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  4. nmarley

    nmarley Active Member

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    I agree 100%. Please, I'm all on board if the core team would like to restrict this to a dev-only environment. I'd love that actually, because at the moment it's so hard to get things done, I almost don't want to open Slack these days. Discussion and ranting are even happening in the development channels, which makes it even more difficult to filter the noise.
     
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  5. InTheWoods

    InTheWoods Well-known Member
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    Probably a good idea because quite often in these recent months, past year, activity on forum looked pretty weak compared to the action going on behind the scenes. It would shift talk/debates from private channels to the forum which should help a lot. New people coming to the Dash forum don't like to see a sterile environment with single digit posts per day, most of them tech oriented. It gives the wrong impression and doesn't invite many outsiders or passive forum lurkers to get involved. A lively discussion is what encourages people to join in.

    You would be amazed to find out how high the passive lurker % is on forums in general and these people could be encouraged to get actively involved.
     
    #5 InTheWoods, Feb 3, 2016
    Last edited by a moderator: Feb 3, 2016
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  6. balu

    balu Well-known Member
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    Limiting communication (thus any kind of collaboration) is not a good idea imho. We cannot limit it, and if we try, I guess we attack the problem from a terrible angle. Micromanagement and excessive control in such an environment is bound to failure. Informal communication is GOOD. Forcing informal communication out of Slack will have major side effects: e.g. people will talk less, which is the exact opposite of the desired goal.

    It was recommended half a year ago to change from Slack to something else due to exactly this history limitation. We are still struggling, and our communication/collaboration is suffering the consequences.
    People were against using another software INSTEAD of (not in addition to) Slack (Slack is good, other free tools like HipChat are probably inferior to it, I gotta admit), so it stayed.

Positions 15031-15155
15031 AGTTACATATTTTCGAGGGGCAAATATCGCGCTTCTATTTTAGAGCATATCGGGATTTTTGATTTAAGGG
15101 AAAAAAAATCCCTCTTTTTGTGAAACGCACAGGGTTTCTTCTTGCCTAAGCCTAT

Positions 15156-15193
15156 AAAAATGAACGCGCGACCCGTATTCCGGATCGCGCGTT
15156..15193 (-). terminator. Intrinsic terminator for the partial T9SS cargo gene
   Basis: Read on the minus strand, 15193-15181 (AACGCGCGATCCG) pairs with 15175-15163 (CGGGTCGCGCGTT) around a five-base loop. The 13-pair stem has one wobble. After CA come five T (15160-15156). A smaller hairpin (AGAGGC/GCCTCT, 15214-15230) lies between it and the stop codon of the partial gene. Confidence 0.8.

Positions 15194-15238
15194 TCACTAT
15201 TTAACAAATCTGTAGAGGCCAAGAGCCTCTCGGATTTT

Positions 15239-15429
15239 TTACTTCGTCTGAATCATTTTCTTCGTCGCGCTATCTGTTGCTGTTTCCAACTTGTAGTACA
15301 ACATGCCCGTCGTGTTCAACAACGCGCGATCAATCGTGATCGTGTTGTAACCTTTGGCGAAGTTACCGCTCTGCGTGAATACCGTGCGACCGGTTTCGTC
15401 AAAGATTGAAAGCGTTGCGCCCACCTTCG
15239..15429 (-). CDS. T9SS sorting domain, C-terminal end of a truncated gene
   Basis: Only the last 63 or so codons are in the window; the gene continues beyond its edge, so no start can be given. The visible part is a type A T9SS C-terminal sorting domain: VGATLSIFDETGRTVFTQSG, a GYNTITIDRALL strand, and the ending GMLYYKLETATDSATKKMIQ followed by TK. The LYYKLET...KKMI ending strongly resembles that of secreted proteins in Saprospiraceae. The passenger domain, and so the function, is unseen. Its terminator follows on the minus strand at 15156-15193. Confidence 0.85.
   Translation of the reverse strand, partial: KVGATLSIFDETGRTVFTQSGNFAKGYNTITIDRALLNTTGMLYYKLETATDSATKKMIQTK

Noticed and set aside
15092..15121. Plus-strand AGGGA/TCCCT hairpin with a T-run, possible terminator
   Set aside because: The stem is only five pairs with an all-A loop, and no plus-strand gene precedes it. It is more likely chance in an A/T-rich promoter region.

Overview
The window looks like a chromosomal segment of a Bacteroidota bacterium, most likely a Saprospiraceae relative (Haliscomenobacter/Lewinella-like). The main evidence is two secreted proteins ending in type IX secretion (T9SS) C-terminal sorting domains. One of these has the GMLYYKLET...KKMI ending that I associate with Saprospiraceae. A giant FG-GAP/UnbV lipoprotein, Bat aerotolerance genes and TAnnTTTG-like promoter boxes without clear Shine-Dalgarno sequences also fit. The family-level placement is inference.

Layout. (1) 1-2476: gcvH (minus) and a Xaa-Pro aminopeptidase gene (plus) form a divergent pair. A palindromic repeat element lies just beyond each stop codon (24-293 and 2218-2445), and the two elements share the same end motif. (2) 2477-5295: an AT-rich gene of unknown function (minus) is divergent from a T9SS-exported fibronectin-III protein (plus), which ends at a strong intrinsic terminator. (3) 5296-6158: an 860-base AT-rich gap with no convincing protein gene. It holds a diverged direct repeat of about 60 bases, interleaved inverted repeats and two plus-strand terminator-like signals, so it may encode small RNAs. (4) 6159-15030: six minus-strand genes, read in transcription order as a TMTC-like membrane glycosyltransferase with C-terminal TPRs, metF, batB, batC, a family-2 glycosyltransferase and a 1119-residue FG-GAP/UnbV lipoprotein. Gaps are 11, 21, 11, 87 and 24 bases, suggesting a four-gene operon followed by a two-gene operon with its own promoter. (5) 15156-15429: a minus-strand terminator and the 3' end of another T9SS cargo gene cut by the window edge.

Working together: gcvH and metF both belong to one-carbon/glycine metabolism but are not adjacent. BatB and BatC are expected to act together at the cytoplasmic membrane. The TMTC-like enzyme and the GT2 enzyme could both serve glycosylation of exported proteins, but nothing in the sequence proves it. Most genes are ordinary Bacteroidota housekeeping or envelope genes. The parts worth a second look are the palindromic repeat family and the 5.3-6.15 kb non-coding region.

Paying for it is out of the question imho, we'd just run into other kinds of limitations (nr. of people who can join, micromanaging payments and accounts, etc)
     
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  7. kot

    kot Administrator
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    Well balu - I guess you have missed a lot from last two weeks on Slack :)
    It had nothing to do with communication, collaboration and productivity. Please understand the background first :)
     
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  8. balu

    balu Well-known Member
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    I agree Robert, I don't know what happened in the past two weeks. All I know is that the current solution is limiting self-organization and collaboration, and possibly one of the symptoms caused the creation of this topic. By having an open system, this would not have happened in the first place.
     
  9. David

    David Well-known Member
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    I agree completely with yidakee. I myself have been guilty of over-using Slack for conversational purposes and have contributed a little to the problem. I don't necessarily thing we should restrict the people who use it, etc., but it's something we should all be mindful of and should all make an effort to restrain ourselves and redirect non-work issues to the forums.
     
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  10. buster

    buster Guest

    If you are already on slack it's easy to join another channel. Why am I saying this? Because I see projects like OpenBazaar, and many other big projects with public slack channels. Maybe they have different intentions than the DASH team regarding their slack channels. But I wont deny the fact that these public slack channels that projects like OpenBazzar use have a POSITIVE effect on the project. Easy access to developers, easy access to community members, and we all can agree that a conversation on a forum is not the same as a conversation via a chat, even if we don't consider slack a chat room...

    When I was in the slack channel I proposed we make it public and my proposition was denied for reasons I understand. The team collaboration goes a long way and slack is a good tool to use. But that doesn't mean it cant be used as a chat room. When my proposition was denied I got told "You can make your own slack channel and invite whoever you want." Yes this is very true but without support from developers and long standing community members this wont work. There needs to be a little support.

    So I propose this.

    Keep your current slack channel private. I created a public slack channel for anyone who wants to join.
    https://digitalcash.slack.com/

    You can request your invite here
    https://dashchat.herokuapp.com/


    If we do it this way no one feels left out and the team can use the collab slack channel for it's intended purpose.
     
    #10 buster, Feb 3, 2016
    Last edited: Feb 3, 2016